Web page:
Pranayama is the fourth limb of Ashtanga Yoga. It means breath extension. From the Hatha Yoga Pradipika ‘ once the breath departs, so does life. Therefore regulate the breath.’  I don’t need to describe to you how important it is to breathe, but it is crucial to know how much your breath impacts the mind. A lot of free divers train in Pranayama to expand their lung capacity and stay calm while under water. When someone experiences an anxiety attack, usually the mind is triggered by a stress factor and causes hyperventilation. This shows the reversible cause and effect between breath and mind. There are different types of breathing techniques, of which they could be calming, sensitizing, energizing and/or balancing. Kapalabhati or Skull Shining breath is to perform forced exhalation in quick repetitions. It energizes the body and creates heat in the abdomen, perfect if you feel a bit lethargic and needs a power boost. On the contrary, Nadi Shodhana or Alternating Nasal breathing clears passage in the right and left nostril creates a calming and balancing effect; an excellent choice before an important meeting or right before bed. It is important to evacuate the bowel, have strong abdomens, a flexible neck (to tuck the chin and hold the breath) and overall stillness to sit for a long period of time when doing Pranayama. That is why one should practice Niyama and Asana before attempting Pranayama.

The fifth limb is Pratyhara or sense withdrawal. Our senses when untrained can turn into a never-ending cycle of desires. Ever had a bag of salty chips and crave a sweet candy bar after? Or you finally landed your dream job but suddenly you feel the need to buy a bigger house. Like domino effects, the trail of desires seems infinite. If Buddha said all life is suffering, then desires sure plays a key role in it. Nonetheless, when used appropriately, desires can help us progress. It is important to have the thirst for knowledge to reach self-realization or wanting to live a healthier and positive life. In Ashtanga Vinyasa Yoga, one of the ways to practice Pratyhara is using Dhristi (Gaze). Our eyes are connected to the mind. When tuned to a particular point, we can filter out the other incoming stimulants, thus remained focused. Swami Jnaneshvara claims one should rest on a solid, comfortable meditation posture and smooth, deep quiet breaths that has no pauses. Like anything, it takes practice to get good at sense withdrawal. Luckily, you can practice pretty much anywhere. Next time you’re waiting for the bus, see if you can focus at one point without interruptions. Even better, whenever your spouse nags at you, focus at the space between his/her brows, he/she will think you’re listening intently. Works every time!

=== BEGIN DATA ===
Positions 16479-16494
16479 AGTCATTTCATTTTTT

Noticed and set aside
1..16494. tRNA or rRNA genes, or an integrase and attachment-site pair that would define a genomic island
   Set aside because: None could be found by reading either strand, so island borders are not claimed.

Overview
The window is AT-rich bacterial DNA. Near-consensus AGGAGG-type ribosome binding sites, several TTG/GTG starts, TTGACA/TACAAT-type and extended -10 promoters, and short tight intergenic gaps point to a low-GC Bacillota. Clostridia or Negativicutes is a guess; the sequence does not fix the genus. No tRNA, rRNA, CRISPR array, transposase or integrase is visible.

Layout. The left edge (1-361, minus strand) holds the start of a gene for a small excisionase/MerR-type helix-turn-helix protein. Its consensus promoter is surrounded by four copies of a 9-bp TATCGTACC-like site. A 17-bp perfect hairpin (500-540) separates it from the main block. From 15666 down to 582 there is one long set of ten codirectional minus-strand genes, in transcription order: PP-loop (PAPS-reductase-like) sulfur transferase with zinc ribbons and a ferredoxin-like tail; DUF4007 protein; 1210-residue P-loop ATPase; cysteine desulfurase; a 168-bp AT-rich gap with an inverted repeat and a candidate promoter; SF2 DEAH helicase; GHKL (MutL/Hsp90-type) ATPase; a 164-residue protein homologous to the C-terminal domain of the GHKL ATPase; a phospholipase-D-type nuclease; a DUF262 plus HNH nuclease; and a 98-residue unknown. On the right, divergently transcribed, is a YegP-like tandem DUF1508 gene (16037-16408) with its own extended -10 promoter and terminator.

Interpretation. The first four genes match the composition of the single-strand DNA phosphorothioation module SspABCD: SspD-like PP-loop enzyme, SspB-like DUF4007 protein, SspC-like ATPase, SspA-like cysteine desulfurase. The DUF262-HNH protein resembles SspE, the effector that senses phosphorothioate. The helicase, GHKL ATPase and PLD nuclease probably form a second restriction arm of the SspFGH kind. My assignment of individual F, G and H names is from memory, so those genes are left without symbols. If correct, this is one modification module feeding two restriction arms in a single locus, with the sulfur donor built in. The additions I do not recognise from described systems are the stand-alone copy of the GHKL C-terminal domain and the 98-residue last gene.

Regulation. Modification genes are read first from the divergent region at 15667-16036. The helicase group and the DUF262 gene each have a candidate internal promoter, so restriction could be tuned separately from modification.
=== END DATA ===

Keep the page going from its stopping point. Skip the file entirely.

The sixth limb of Yoga is Dharana or Concentration. Now we’re getting to the real stuff.  Without the preparation of the previous rungs, it’s pretty hard to master Dharana. Concentration is the process of holding your attention of the mind on one object or place. (Swami Jnaneshvara) It comes easier when there are minimal desires, agitation in the physical body and combined with long smooth breath. Concentration can be practiced during asana. When you’re holding forward fold, focus between your brows center or the base of your spine. Even if you’re only holding a posture for a few breaths, you’ll still receive tremendous benefits!

The repeated process of concentration is called Meditation or Dhyana- the seventh limb of Ashtanga Yoga. Meditation is a state of being rather than an active process. Funny how we still haven’t spoke of the Divine or any spiritual icons yet. That is because meditation can happen anywhere, anytime and in any context. A computer programmer can be so absorbed into this work when hours have gone by he is still ‘plugged in’. When an elite athlete is completely unaware of the millions of fans cheering for him in the arena, he is in a state of meditation. With meditation, there is still the observer, the observing and the observed:

- Computer programmer- programming- the project.

- The elite athlete- performing the sport- the ball/goal.

It is when the three dissolved into one, when the meditator is completely absorbed in the mediated object/ place, is when meditation becomes Samadhi- the last limb of Ashtanga Yoga.

This easy guide is by no means in replacing reading the Yoga Sutras. I encourage reading one or two sutra at a time and contemplate on it for a few days. Remember, the Yoga Sutras usually consists of commentary by well-revered swamis and each commentary signifies years of contemplation. So simply reading the book over a Starbucks latte does not do it justices whatsoever. Take your time, chew on the words and digest them.

This article is written by Annie Au. RYT 500, yoga teacher, vegan and traveler.